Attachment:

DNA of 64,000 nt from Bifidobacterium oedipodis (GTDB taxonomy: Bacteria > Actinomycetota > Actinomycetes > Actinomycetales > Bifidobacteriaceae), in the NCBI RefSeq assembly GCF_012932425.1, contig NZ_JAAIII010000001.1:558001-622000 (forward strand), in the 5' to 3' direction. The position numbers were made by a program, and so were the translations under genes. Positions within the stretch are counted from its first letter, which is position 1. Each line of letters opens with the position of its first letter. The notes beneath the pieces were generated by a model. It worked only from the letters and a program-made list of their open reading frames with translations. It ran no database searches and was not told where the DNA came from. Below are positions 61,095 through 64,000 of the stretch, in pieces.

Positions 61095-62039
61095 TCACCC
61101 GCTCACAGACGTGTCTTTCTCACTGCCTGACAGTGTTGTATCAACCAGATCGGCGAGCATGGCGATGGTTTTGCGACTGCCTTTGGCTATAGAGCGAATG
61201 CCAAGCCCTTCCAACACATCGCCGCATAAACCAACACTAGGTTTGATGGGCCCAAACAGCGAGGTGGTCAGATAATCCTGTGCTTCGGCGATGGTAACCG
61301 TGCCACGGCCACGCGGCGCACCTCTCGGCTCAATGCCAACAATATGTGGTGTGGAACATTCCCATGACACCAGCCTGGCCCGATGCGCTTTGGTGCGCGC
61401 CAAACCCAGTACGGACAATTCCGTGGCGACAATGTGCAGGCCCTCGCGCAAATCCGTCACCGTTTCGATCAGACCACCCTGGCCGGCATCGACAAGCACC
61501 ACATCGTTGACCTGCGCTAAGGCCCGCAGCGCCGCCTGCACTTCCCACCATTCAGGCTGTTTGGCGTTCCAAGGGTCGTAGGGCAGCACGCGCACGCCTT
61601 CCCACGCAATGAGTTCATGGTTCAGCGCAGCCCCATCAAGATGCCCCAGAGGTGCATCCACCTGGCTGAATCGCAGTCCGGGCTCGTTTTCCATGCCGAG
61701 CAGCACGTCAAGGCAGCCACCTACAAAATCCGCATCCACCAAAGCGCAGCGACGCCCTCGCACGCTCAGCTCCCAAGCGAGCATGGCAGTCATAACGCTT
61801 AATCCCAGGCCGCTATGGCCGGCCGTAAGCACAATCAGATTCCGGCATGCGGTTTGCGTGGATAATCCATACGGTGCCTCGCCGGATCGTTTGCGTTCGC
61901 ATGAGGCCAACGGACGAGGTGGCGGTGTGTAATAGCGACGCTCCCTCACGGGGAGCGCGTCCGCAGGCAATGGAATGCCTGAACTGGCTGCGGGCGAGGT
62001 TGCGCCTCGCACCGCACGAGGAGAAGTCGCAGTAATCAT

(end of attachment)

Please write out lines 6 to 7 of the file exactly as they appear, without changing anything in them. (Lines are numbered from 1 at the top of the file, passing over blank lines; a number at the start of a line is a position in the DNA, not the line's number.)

61301 TGCCACGGCCACGCGGCGCACCTCTCGGCTCAATGCCAACAATATGTGGTGTGGAACATTCCCATGACACCAGCCTGGCCCGATGCGCTTTGGTGCGCGC
61401 CAAACCCAGTACGGACAATTCCGTGGCGACAATGTGCAGGCCCTCGCGCAAATCCGTCACCGTTTCGATCAGACCACCCTGGCCGGCATCGACAAGCACC